One important part of creating religions is creating the associated holidays. The biggest problem that appears with this is figuring out how to do that without just creating pseudo-Christmas or pseudo-Samhain.
The holiday should be directly related to the religion. This means that whatever holiday or holidays are being celebrated, they should tie directly into the lore. There are stories behind virtually every religious holidays that exist, whether they have changed since the holiday’s creation or not. Christmas is to celebrate the birth of Jesus; Samhain is to mark the end of the harvest as part of the Wheel of the Year; Duwali is to celebrate the triumph of light over darkness.
When you create your own religious holiday, make sure that it fits within the lore of the religion. If there is some sort of messiah figure, the date of his or her birth and/or death would probably be celebrated, depending on the lore. If there is a finite pantheon of worshipped gods and goddesses, they might each have a day, probably associated with whatever they are associated with. The harvest god(ess) would probably be celebrated around the start and/or end of the harvest, while the war one would probably be celebrated on an anniversary of a major military victory.
The holiday might be directly related to the time of year. As previously mentioned, a number of holidays celebrate specific times of year or changes in seasons. Wicca, for example, celebrate the solstices and equinoxes. Harvest beginnings and endings might be marked.
This does not mean that you need four holidays with each one falling on or around an equinox or solstice. You can have one per year that celebrates the longest day of the year, the shortest day of the year, the day when the main god(ess) created the world, the beginning of the calendar, the end of the calendar, the middle of the calendar, or whatever else you want.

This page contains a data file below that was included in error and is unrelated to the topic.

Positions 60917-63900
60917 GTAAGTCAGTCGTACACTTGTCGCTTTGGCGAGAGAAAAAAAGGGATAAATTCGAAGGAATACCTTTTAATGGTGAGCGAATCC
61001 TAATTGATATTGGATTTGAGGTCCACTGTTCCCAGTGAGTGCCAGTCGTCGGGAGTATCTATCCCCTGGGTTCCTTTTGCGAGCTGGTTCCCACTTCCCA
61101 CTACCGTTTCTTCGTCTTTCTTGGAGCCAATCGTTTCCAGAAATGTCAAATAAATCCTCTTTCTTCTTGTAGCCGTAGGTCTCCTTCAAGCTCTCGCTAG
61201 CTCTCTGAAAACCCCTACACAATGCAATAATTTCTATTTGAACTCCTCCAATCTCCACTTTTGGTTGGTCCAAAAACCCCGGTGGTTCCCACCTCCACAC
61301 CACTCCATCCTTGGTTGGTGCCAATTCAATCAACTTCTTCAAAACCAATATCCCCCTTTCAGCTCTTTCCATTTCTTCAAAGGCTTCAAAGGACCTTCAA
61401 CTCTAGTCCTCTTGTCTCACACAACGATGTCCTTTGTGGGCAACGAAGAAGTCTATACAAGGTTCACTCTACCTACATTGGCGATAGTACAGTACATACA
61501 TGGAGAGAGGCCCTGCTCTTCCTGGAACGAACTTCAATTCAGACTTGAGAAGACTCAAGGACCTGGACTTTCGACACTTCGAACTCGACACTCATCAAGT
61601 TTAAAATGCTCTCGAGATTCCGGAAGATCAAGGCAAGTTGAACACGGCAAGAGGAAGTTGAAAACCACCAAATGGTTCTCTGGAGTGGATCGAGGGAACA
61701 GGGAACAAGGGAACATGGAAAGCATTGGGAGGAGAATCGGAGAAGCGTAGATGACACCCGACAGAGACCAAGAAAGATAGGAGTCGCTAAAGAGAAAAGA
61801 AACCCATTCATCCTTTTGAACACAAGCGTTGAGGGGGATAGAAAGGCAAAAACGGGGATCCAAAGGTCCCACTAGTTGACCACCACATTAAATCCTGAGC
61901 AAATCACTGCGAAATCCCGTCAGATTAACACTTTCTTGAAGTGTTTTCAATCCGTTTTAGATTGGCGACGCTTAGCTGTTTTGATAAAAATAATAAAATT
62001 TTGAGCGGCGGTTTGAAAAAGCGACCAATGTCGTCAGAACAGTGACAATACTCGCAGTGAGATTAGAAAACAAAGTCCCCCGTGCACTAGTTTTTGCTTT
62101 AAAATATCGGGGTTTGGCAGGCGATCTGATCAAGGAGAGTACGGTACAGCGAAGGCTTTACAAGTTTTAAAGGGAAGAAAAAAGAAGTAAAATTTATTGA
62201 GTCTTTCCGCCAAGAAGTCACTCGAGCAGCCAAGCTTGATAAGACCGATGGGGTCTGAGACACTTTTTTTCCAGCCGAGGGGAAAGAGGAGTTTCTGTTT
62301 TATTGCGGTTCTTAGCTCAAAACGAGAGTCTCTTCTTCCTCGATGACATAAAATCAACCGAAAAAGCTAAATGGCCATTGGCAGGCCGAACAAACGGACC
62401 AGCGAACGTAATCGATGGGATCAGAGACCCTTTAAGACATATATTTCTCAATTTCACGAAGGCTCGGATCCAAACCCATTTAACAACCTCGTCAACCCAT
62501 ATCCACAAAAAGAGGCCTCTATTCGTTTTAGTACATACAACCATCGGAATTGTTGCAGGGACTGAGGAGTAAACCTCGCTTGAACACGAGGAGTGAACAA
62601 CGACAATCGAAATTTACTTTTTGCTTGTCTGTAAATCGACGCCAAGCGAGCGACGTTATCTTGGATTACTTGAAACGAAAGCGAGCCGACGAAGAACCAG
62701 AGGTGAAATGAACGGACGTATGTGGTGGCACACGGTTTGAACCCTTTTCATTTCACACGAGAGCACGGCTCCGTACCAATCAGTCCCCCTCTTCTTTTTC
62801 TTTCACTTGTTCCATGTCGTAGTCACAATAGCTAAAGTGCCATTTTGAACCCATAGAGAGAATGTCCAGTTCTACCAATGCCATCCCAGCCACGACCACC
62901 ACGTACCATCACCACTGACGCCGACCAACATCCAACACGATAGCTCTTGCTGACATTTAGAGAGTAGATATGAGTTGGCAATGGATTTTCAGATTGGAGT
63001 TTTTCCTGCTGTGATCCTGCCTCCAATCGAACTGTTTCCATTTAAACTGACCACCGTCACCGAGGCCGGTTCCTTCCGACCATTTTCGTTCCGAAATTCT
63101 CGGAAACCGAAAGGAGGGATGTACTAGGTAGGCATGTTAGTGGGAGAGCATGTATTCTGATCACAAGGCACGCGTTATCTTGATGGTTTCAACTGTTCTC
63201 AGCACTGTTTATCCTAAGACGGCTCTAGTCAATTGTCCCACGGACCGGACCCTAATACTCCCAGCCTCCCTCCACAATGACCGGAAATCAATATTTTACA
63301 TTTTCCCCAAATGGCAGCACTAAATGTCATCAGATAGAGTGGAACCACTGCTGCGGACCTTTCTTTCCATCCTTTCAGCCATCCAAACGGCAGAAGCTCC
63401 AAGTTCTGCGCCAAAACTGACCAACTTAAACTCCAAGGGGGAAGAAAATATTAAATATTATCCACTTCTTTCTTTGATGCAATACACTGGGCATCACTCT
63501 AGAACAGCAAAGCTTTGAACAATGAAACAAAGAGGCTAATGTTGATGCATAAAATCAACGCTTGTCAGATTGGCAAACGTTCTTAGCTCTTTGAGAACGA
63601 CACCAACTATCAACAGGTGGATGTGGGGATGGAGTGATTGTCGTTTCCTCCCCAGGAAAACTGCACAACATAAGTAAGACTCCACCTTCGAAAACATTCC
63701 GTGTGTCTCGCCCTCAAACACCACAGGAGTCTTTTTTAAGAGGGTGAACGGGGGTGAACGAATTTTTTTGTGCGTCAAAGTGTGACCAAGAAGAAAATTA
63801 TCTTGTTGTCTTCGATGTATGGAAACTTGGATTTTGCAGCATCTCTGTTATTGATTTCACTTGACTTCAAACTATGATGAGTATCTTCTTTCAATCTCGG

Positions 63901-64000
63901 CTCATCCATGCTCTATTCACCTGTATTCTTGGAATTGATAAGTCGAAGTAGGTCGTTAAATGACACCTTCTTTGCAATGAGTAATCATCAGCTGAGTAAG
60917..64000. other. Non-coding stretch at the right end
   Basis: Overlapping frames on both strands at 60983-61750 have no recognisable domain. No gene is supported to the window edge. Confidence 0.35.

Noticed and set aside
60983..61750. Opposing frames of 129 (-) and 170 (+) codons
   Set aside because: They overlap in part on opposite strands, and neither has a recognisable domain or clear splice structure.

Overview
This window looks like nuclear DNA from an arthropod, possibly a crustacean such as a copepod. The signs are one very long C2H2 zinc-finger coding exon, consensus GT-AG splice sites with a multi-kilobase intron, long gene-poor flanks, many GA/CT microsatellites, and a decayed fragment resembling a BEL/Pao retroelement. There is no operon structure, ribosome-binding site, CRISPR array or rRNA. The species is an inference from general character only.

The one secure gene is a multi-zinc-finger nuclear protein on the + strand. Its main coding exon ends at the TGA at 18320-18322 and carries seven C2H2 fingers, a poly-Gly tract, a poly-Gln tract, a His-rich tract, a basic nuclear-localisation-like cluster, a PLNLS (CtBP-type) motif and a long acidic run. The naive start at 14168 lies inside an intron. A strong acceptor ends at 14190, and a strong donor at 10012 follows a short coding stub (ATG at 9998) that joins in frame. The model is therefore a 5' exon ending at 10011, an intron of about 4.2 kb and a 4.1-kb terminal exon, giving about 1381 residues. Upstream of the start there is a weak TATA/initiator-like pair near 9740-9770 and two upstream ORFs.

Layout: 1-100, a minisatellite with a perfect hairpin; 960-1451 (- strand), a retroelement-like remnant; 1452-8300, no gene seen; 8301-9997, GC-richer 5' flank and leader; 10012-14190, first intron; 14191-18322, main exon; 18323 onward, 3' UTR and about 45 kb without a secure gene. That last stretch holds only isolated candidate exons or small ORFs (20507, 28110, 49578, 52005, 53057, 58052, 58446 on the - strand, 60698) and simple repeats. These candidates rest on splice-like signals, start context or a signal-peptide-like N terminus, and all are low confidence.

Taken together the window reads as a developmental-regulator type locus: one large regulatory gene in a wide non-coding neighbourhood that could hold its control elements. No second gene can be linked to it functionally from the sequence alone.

A celebration might make sense for the middle of the winter because it is a dreary, awful time of the year, especially if you live somewhere cold but don’t have any sort of major heating in your house, and so it’s a chance for everyone to lighten up and be cheerful. On the other hand, a celebration might make sense for the middle of the summer because there is plentiful food and you have more time for celebration because there is longer sunlight.
The holiday should be directly related to the civilization. If it is an island nation with a strong fishing background, a celebration relating to fishing makes a lot more sense than a celebration relating to military battles. If the civilization has a strong connection to their leader (religious, political, or otherwise), the holiday might center around that leader or that position.
The celebration should be related to the holiday. Just as the physical celebration should be related to the religion (celebrating nature if the religion is nature-based, etc.), the celebration should also be related to the holiday that is being celebrated. If it is a start-of-harvest celebration, it might involve ceremonial planting of seeds. If it is an end-of-harvest celebration, it might involve a feast. If it is a celebration of light in the darkest, there may be a lot of candles. If it is a celebration of the birth or death of a messiah, there might be a recreation of that event.
Holidays change over time. As cultures shift and join or split, the holidays will change with them. A lot of Eastern Orthodox Christians celebrate Christmas on a different day than Western Christians/Catholics. The birth of Jesus was associated with the solstice so the Christians could pull in pagans who celebrated Yuletide at that time of year.
Whether or not changes happen, and how they happen, will depend on a number of different things. The more widespread a religion, the more likely that things will change. On the other hand, if there is strong leadership, such as the Holy See or the previous Islamic Caliphate, religious holidays and practices are more likely to stay the same over time.
Holidays can be whatever you want them to be, but you should try to make them make as much sense as possible within the civilization and religion you have created. Think of the holidays you know about and celebrate—and then make sure you don’t copy them.